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Autonomie und Erziehung: Eine ethische Studie
Lunds universitet.
2009 (German)Doctoral thesis, monograph (Other academic)
Abstract [en]

Within a modern legitimacy paradigm of moral education, autonomy has traditionally been ascribed a legitimating function in relation to moral education. Moral education is thought to be legitimate as long as it is conceptualized and practiced as aiming towards autonomy. The normative relation arising between autonomy and moral education is thereby expressed in the pedagogical paradox, based on a pedagogical principle which assumes that freedom restraining pedagogical actions can facilitate autonomy as an aspect of moral maturity. Ethically, the pedagogical paradox is expressed by an understanding of temporal restrictions of freedom as justified by an overarching goal of autonomy. Hence, beyond the assumption of a causal pedagogical relation, there is also a statement of a normative relation between autonomy and moral education. This dissertation investigates the normative relation between autonomy and moral education, as it is established within the modern legitimacy paradigm of moral education, but challenged by concepts of autonomy which understand autonomy, not as opposed to dependence, but within dependencies of various kinds. This task contains two interrelated questions: Can the legitimacy of moral education be based on autonomy as an educational goal? And in what sense is autonomy a legitimate educational goal? A clarification of the premises of the modern legitimacy paradigm of moral education renders its basic assumption of compensating opposition as problematic. Following a characterization of autonomy as an extensive and blurred pedagogical goal and a description of moral education as situations characterized by mutual dependencies, a coherence oriented justification model is suggested. It advocates legitimacy as constituted in an orientation towards a coherent relation between pedagogically articulated claims and philosophically articulated ideals of moral education. Moral education is described from an ethical perspective in terms of two constituting claims: asymmetry and direction. These two claims are, based on findings from childhood research, further identified as adequate claims, insofar as they are understood, in turn, as dialectic and risky. The claims of dialectic asymmetry and risky direction are then related to various concepts of autonomy. This results in a concept of autonomy as a competent way of dealing with inter-subjective and intra-subjective dependence. Aspects, such as mutual respect and cooperation, search for meaning and trust, and a balance between slowness and spontaneity, are identified as essential for a concept of autonomy coherent with adequate claims of moral education. The application of a coherence oriented justification model turns autonomy as an educational goal into an ideal within which moral education is taking place, rather than a remote goal towards which education is striving. While the pedagogical paradox is depicted as an irrelevant basis for a legitimate normative relation between autonomy and moral education, any pedagogical claims concerning autonomy as an educational ideal must be very modest.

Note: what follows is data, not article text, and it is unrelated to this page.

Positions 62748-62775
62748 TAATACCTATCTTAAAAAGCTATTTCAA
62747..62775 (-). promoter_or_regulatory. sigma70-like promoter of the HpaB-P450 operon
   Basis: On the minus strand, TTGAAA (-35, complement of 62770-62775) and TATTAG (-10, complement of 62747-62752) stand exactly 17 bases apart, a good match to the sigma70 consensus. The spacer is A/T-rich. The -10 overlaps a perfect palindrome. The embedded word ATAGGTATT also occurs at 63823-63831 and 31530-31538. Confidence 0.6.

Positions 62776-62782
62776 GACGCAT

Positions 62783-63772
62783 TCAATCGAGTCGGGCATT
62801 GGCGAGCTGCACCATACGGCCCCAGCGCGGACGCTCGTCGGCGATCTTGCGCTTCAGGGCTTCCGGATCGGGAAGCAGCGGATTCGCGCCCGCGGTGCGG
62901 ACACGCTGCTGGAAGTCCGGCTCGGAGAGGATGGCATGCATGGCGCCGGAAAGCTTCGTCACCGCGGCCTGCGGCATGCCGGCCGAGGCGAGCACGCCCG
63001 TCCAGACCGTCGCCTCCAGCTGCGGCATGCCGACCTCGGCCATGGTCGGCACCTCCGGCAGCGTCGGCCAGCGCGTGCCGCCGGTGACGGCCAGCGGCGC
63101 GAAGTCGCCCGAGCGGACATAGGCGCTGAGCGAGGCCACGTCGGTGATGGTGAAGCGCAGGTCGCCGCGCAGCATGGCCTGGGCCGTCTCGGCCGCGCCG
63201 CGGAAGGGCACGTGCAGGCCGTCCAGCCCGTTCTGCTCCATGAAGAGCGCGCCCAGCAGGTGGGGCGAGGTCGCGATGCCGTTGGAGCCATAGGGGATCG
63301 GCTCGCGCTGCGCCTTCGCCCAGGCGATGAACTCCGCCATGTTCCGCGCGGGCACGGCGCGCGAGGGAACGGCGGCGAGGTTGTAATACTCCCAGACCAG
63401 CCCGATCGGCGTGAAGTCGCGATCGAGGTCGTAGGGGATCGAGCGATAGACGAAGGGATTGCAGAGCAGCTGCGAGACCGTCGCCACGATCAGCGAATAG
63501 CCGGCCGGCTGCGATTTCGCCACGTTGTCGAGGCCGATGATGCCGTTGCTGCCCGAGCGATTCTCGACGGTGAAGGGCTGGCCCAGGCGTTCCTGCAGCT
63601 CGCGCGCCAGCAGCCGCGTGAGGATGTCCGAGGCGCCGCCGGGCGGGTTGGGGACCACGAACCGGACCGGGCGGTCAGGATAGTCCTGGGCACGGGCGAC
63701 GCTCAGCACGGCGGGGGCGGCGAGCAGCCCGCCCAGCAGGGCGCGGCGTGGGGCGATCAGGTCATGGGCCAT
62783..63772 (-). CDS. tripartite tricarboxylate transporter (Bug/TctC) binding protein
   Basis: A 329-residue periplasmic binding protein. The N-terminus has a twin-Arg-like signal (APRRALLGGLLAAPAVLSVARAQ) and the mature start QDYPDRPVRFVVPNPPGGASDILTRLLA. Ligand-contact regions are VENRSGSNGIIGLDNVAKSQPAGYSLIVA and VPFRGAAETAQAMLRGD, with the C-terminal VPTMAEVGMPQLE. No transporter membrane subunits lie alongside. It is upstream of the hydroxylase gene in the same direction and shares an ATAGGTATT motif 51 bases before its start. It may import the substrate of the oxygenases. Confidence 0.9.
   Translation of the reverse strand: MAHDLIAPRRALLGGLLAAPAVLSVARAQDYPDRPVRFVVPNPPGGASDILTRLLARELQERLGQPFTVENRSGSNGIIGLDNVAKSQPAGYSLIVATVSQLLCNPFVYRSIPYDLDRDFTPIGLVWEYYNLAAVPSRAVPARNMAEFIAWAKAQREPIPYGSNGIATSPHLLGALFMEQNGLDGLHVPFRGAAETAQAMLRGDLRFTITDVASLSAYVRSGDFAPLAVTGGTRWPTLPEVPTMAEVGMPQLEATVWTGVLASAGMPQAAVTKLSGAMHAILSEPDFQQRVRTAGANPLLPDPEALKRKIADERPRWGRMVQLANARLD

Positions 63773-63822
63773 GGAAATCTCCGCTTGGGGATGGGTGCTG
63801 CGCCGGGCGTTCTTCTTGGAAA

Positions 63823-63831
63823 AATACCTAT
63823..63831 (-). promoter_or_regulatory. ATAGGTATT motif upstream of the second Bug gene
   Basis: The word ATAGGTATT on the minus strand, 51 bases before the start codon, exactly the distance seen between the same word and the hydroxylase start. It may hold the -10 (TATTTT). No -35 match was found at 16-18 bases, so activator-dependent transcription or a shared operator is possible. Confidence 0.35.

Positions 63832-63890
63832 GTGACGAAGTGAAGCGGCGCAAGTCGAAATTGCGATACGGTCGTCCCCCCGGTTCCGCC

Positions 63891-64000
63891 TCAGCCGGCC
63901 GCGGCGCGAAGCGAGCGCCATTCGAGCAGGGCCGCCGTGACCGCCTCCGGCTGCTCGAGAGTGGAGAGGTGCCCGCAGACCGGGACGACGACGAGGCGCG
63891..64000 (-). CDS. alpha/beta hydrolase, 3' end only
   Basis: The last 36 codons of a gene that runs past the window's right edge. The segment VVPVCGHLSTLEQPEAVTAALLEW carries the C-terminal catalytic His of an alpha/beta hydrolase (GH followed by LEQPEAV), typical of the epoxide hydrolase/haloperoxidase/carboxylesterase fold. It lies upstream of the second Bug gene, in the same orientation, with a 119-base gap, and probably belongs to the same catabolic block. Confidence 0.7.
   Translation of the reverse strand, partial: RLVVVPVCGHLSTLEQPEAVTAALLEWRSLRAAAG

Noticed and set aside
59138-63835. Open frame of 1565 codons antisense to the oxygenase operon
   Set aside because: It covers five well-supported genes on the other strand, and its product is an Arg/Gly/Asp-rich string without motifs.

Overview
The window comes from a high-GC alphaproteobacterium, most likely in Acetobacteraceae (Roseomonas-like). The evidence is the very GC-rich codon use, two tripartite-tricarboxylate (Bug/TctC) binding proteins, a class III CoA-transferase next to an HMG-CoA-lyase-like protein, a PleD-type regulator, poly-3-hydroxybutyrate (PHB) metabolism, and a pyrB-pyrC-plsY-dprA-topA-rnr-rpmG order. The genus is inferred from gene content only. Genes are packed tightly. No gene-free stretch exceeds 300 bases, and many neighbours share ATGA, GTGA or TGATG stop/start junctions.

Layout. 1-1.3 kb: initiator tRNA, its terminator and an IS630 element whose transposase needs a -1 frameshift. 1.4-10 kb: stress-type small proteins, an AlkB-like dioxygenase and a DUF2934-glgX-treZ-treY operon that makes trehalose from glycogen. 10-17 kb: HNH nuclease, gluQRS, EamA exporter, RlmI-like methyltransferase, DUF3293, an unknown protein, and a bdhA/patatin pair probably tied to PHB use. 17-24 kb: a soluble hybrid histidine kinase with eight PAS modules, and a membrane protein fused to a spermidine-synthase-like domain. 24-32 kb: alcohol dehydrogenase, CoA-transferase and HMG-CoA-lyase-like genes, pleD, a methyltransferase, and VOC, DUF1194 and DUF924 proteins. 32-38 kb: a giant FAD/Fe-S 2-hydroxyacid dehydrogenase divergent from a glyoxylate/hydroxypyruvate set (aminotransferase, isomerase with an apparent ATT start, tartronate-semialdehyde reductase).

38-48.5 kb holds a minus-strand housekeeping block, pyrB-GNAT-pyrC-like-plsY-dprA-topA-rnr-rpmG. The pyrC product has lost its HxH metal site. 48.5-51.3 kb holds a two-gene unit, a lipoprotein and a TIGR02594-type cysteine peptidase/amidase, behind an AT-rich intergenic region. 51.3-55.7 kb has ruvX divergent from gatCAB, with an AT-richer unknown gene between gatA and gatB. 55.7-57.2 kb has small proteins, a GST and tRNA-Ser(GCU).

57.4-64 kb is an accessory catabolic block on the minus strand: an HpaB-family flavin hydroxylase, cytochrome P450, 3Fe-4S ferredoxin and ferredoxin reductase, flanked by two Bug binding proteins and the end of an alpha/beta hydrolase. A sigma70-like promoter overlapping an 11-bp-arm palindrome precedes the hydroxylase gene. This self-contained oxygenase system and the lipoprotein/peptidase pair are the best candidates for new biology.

Place, publisher, year, edition, pages
Freiburg / München: Verlag Karl Alber , 2009. , 424 p.
Series
Pädagogik und Philosophie, 3
Keyword [en]
autonomy, relational autonomy, inter-subjectivity, dependence, moral education, ethics, authenticity, pedagogical paradox
Identifiers
URN: urn:nbn:se:hj:diva-15438ISBN: 978-3-495-48375-6 (print)OAI: oai:DiVA.org:hj-15438DiVA: diva2:423928
Public defence
(English)
Available from: 2011-06-28 Created: 2011-06-16 Last updated: 2011-06-28Bibliographically approved

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Citation style
  • apa
  • harvard1
  • ieee
  • modern-language-association-8th-edition
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More styles
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  • de-DE
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Output format
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